Paxton.Trade review – 5 things you should know about

Paxton.Trade review – 5 things you should know about

Rating: 1

Beware! Paxton.Trade is an offshore broker! Your investment may be at risk.


Don’t put all your eggs in one basket. Open trading accounts with at least two brokers.


Paxton.Trade is a so-called modern scammer broker. It’s an ironic thing, but an effective one. First of all, the website is very clean, and there is an effort put into it, making the broker especially dangerous since it will make the effort. It is important to always make sure a broker is regulated before investing into it, especially when it all looks too good to be true. Read the review for all the necessary details.

The registration process is pretty much what we expect from your common unlicensed and offshore broker. That does not mean that we tried to register; we tried and failed in the end due to a requirement set by the company. Paxton.Trade requires users to provide copies of IDs, which is something that we cannot provide this broker with for who knows what it will do with it. We do not trust the broker to be giving it sensitive info.

So we have to rely on the website of the broker for all the trading and payment information. Please note that the trading conditions laid on the site might not be accurate, but exaggerated in order to lure users.

With that said, the broker claim to be offering stocks, commodities, indices, and bonds. Forex pairs are mentioned but vaguely. There are no spreads indicated anywhere, only that they are “floating”.  While opening an account, we saw that the leverage was capped at 1:500 for all users.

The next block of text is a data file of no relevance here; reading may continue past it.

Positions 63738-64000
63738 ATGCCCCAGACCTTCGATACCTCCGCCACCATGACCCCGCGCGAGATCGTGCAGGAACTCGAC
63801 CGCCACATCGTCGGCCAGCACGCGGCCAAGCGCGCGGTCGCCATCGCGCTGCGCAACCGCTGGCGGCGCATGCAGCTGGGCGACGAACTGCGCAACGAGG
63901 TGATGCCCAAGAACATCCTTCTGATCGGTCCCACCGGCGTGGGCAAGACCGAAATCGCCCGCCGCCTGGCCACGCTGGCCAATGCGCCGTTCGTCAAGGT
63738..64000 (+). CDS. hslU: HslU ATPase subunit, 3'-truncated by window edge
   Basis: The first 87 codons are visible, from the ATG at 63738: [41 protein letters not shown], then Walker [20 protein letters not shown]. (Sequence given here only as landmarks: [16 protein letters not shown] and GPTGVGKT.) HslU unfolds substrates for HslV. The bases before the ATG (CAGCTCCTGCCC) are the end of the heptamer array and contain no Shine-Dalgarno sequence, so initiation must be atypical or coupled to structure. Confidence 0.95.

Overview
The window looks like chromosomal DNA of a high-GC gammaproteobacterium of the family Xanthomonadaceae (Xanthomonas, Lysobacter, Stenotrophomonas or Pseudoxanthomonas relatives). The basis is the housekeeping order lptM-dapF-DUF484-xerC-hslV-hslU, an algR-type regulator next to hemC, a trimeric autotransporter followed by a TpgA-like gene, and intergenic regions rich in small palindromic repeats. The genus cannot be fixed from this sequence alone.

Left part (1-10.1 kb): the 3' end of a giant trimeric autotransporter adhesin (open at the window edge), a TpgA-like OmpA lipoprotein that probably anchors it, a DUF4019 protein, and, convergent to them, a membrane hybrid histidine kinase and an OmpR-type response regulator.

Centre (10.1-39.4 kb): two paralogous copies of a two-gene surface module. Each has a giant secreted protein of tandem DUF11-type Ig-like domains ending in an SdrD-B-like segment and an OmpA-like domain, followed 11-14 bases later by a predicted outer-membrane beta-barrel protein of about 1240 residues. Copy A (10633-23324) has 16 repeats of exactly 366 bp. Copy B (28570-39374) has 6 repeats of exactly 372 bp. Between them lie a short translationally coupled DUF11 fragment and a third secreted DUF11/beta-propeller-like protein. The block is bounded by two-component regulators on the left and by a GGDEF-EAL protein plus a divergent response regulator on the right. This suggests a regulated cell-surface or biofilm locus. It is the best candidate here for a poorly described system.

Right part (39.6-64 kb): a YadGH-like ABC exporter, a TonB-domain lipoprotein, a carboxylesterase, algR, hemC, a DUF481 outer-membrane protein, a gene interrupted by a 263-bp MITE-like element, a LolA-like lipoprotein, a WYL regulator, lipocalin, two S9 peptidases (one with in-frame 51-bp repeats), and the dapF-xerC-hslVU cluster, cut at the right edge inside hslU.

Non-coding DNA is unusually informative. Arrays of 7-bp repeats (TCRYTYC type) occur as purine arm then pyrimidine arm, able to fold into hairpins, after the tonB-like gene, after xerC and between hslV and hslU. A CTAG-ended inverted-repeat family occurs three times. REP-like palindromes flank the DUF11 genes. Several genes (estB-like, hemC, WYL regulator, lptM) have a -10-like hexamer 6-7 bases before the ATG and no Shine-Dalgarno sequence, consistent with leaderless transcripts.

The website of the broker is available in English, Vietnamese, and Portuguese.


The firm is allegedly regulated in Mauritius by the Financial Services Commission. However, there is no proof of this, unless you consider a simple claim to be enough evidence.

The Financial Services Commission of Mauritius is one of the few offshore regulators that does a decent job, but the issue here is that it does not license Paxton.Trade.

Other than that there is the all-present vague info that most unlicensed brokers include for the purpose of filling their site. This type of information is targeted towards novice investors and even non-traders to confuse them enough into thinking the broker is partly legit. And it works most of the time!

Paxton.Trade is definitely not regulated anywhere and is a risk to all invested capital.

Only trust regulated brokers. This means that the first thing you should do with any broker you come across that seems interesting is to check for a license. Any UKEUUS, or Aussie-regulated ones will do, although there are dozens of other great regulators out there! Regulated brokers are bound by the law to be as objective and secure as possible while providing a fair FX trading environment for all users. Any sort of deception or theft will be dealt with heavy fines and other legal penalties that may result in the impound of the entire company. Furthermore, the likes of the FCA and CySEC offer client compensation schemes that give users a financial safety net should their broker fall into insolvency. The FCA guarantees up to £85 000, while CySEC guarantees up to €20 000 per person.


Without logging in, there is no way to make sure that there is a trading platform. But from what we have seen on the website there is an MT4 readily available.

The broker really has an MT4, and there is proof of it. Paxton.Trade even offers a web version of the MetaQuotes beast.